Saturday, October 14, 2006

My mildy amusing blog is taking a sharp turn in another direction today. I just don’t feel all that amused. In fact I’m completely disgusted. So, today’s topic is: “Why Does Africa Suck and Who Are the REAL Racists?” . Quite a change from “My Adventures with Lizard Poop”, but there you go. Just call me thrillingly unpredictable.
Africa is mostly poor. Burkina is extremely poor. I went into that a few weeks ago in a blog entry. It’s the third worst place in the world: Public schools here so crowded that there are sometimes 300 kids in a single classroom. Most people have no access to health care and live on less than 1$ per day. 30% of all children under age 4 are clinically malnourished…..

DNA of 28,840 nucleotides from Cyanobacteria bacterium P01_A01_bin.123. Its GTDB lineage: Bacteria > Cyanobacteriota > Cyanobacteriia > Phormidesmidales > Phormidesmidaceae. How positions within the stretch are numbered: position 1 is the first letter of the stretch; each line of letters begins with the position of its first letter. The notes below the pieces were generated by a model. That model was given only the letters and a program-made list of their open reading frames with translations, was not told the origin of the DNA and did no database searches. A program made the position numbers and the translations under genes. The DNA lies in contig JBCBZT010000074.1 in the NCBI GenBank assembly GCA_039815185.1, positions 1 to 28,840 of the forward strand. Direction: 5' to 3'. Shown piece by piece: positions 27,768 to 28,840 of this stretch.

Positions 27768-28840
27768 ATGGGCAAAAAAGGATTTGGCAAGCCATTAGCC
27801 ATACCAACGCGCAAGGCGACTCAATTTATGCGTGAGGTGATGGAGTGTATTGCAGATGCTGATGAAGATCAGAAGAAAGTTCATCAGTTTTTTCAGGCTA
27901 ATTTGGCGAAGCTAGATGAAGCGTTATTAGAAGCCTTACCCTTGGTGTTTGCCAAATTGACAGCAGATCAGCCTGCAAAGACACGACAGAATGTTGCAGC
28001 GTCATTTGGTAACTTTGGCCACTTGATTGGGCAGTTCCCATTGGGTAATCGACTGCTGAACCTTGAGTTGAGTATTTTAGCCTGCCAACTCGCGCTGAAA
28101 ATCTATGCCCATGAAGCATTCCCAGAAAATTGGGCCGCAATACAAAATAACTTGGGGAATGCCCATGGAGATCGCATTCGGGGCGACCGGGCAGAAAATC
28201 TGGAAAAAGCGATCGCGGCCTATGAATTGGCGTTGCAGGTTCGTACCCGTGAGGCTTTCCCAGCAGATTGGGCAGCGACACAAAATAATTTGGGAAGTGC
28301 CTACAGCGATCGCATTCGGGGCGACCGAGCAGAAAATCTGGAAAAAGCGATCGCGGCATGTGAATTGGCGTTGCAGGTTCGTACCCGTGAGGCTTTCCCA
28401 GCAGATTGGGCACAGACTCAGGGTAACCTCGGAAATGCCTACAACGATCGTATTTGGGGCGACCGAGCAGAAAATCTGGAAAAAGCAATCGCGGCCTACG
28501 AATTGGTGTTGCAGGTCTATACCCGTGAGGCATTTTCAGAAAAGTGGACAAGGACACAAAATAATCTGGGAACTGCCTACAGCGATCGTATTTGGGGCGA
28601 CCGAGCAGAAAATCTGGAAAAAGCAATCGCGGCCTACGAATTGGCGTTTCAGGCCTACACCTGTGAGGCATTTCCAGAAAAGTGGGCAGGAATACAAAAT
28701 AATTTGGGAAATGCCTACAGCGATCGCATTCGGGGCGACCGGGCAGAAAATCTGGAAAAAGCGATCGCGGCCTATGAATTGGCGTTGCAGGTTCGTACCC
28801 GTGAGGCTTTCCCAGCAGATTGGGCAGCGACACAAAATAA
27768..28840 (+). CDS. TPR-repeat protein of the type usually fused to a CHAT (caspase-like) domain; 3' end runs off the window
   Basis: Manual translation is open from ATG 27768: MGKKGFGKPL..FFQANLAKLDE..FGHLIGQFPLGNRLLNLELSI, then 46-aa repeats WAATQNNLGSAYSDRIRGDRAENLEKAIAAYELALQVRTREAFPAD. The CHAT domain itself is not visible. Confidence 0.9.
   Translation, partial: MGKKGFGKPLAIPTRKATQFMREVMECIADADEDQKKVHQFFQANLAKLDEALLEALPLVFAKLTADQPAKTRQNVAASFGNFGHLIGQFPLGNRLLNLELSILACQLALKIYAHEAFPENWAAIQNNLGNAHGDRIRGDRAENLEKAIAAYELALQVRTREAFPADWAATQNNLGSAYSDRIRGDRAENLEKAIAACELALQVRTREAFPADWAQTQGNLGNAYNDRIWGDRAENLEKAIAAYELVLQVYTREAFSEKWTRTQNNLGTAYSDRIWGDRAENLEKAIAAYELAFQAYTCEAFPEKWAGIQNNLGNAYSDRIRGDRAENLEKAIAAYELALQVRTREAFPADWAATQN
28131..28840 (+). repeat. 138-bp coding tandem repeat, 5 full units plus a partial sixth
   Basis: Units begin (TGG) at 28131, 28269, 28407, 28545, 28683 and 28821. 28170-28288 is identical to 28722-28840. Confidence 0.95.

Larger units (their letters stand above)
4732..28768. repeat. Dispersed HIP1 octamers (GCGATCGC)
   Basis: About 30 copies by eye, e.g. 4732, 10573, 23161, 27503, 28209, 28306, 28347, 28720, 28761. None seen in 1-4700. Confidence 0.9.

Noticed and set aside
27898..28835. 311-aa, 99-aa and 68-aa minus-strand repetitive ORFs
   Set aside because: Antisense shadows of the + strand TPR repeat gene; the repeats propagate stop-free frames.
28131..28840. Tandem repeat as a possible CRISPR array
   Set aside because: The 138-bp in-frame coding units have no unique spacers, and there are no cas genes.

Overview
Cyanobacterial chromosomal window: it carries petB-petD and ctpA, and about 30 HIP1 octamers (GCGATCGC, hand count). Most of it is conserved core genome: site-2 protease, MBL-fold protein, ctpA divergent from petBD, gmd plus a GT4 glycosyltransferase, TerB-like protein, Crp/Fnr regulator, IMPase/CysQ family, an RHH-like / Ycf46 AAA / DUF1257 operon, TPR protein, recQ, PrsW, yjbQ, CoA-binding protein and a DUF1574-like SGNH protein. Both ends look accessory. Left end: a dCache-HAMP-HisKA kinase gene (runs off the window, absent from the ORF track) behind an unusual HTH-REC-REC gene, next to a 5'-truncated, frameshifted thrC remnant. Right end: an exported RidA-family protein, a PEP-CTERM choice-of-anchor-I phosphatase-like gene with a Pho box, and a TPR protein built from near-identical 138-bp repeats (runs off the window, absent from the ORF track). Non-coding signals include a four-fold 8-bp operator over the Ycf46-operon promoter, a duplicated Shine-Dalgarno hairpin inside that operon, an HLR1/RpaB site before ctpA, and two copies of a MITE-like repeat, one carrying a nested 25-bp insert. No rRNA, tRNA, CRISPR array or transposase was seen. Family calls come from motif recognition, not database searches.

The West sends aid. There are hundreds of NGO’s in Ouaga alone. You can’t cross the street without nearly getting hit by a big shiny Toyota Landcruiser full of “experts”. The money pours in. Where does it go? Well, but the truth is that the aid doesn’t all go where it’s supposed to. .You know, as far as I can tell, sub-Saharan Africa is the only region of the world that has been left out of the worldwide rise in prosperity over the past few decades. And smarter folks than me (like this guy)have homed in on the problem: state failure in general, and the failure of African leadership in particular. It’s the African elite. The best and brightest that were supposed to lead everybody OUT of this goddamned mess.